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First responders train during active shooter drill at Fallbrook High

While students were away from school Tuesday, Feb. 18, the North County Fire Protection District hosted an active shooter drill at Fallbrook Union High School.

The full-scale exercise included representative participants from North County Fire Protection District, Vista Fire, Camp Pendleton Fire, Pala Fire, Cal-Fire and North Comm., as well as San Diego County Sheriff's Department, California Highway Patrol, United States Customs and Border Protection and the Oceanside Police Department.

Representatives from FUHS and the district were in attendance and Fallbrook High students from the JROTC participated in the drill as victims.

"These aren't real fun drills to put on, especially for school officials; they are hoping we are never here doing this. Hopefully, we're not," NCFPD Division Chief Keith McReynolds told fire and paramedic participants during a briefing before the drills. "One of the learning points in the after actions of the Vegas shooting was the importance of law enforcement and fire to train together. We do not do a good job in our country of training enough with law enforcement.

"There are not going to be a lot of surprises, this is not a ready-set-go type of training, we're going to walk through exactly what we're hoping to see, we're going to set everybody up for success," McReynolds said.

McReynolds mapped out the drill and the approach they would use that day, slightly different from the one they did three or four years ago at the school.

"We want to set up a triage unit right in front of the theater," he said. "Because the reality is if we created a triage unit in front of the school, we probably wouldn't be able to get our ambulances in there and the front of the school is going to be a mess anyway.

"Be thinking at the 30,000-foot level view, be thinking big picture. I want everyone to be thinking much bigger than that, be thinking big picture, be thinking whole school property," he said.

NCFPD Medical Service Officer Mary Murphy quizzed and informed the group before sending the group off to their respective positions.

"It's easy to go in and think we have a lot of high school students who look like they're injured but they can walk because you know it's fake and not treat it as if it's real," she said. "But this is the only chance you get to practice until it is real. So, if we make them get up and walk because we can't be bothered to carry them or we can't figure out the logistics that won't work on the day. We need to be able to figure this out and treat it for real. There are too many cases escalating all the time. Yes, we hope this never happens here, but we want everyone to be ready when it does."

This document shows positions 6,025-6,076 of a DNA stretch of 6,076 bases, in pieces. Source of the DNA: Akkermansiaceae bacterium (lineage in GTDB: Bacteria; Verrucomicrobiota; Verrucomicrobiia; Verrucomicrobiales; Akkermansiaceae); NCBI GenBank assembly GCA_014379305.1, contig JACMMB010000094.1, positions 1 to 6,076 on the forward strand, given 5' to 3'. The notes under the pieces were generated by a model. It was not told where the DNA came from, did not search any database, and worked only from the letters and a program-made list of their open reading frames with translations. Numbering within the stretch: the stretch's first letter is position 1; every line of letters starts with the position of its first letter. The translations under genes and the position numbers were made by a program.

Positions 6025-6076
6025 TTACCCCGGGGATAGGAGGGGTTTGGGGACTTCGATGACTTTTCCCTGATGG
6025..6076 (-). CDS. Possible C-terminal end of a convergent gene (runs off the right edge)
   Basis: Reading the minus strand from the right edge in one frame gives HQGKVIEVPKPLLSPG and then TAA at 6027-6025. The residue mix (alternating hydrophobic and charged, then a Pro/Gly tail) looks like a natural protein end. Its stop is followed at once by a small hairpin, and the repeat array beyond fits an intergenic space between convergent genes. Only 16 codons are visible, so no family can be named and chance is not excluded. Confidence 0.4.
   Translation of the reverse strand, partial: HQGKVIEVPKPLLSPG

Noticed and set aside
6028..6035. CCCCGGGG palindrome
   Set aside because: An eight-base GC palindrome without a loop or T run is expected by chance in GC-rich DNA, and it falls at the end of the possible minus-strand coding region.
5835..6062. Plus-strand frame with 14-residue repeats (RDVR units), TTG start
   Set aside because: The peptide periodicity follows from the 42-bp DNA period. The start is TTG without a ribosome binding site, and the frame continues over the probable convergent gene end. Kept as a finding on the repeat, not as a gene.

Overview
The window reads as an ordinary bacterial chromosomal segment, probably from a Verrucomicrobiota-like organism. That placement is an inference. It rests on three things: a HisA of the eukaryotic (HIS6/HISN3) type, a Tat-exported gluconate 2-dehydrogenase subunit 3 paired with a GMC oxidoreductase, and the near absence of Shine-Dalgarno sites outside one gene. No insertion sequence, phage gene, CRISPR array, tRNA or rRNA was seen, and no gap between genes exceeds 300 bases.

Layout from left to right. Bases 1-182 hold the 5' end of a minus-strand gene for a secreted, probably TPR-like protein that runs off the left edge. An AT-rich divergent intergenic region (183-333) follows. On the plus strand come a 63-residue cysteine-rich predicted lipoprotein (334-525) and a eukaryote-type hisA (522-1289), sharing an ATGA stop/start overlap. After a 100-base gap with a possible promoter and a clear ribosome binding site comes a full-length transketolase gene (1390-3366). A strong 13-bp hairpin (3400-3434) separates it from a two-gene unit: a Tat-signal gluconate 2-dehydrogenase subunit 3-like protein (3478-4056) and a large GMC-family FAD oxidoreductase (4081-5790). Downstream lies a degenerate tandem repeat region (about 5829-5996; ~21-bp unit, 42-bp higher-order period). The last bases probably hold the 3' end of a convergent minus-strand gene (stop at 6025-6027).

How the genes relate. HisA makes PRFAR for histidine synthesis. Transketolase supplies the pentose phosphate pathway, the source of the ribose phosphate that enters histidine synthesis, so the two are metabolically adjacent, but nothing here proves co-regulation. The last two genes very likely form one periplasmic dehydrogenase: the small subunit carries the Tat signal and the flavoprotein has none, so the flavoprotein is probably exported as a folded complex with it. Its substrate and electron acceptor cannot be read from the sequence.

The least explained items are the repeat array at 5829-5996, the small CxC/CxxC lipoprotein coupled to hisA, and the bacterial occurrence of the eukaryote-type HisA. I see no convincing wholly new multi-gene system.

When the drill kicked off, representatives from the Sheriff's Departments worked the campus to neutralize the threat while securing student victims where they were grouped.

Fire personnel swooped in to gather the students and walk and carry them back to the triage station where more personnel evaluated the student victims, putting them into spaces that indicated the severity of their injuries.

Others were carried to spots where ambulances would then theoretically carry them to local hospitals for care.

Watching the entire process was Fallbrook High Principal Dr. Narciso Iglesias who was grateful for the effort put forth by the first responders.

"I think for me the partnerships that we have with our first responders is critical," he said. "Every day as a school we work with them one way or the other, whether it's a medical issue, whether it's some concerns that we may have, just being able to have that collaboration is critical."

San Diego County Sheriff's Department Fallbrook substation commander Lieutenant Arnold Aldana was observing the drill from in front of the school's administration offices.

"This training is bringing together fire and (law enforcement) response to a situation that we hopefully don't have to respond to, but the reality is it happens," he said. "And if we can work together, to iron out the kinks, so then if it does happen the response is much more efficient than just complete chaos. From my perspective, this training is beneficial just so that we can collaborate with each other, so that we know that fire is ready to go when we're ready to go and vice versa."

Lt. Aldana said the training transcends an active shooter situation.

"It's always better to train with other departments so that you get to know each other," he said. "So that there is no chaos that is inherent in situations like this."

Jeff Pack can be reached by email at [email protected].


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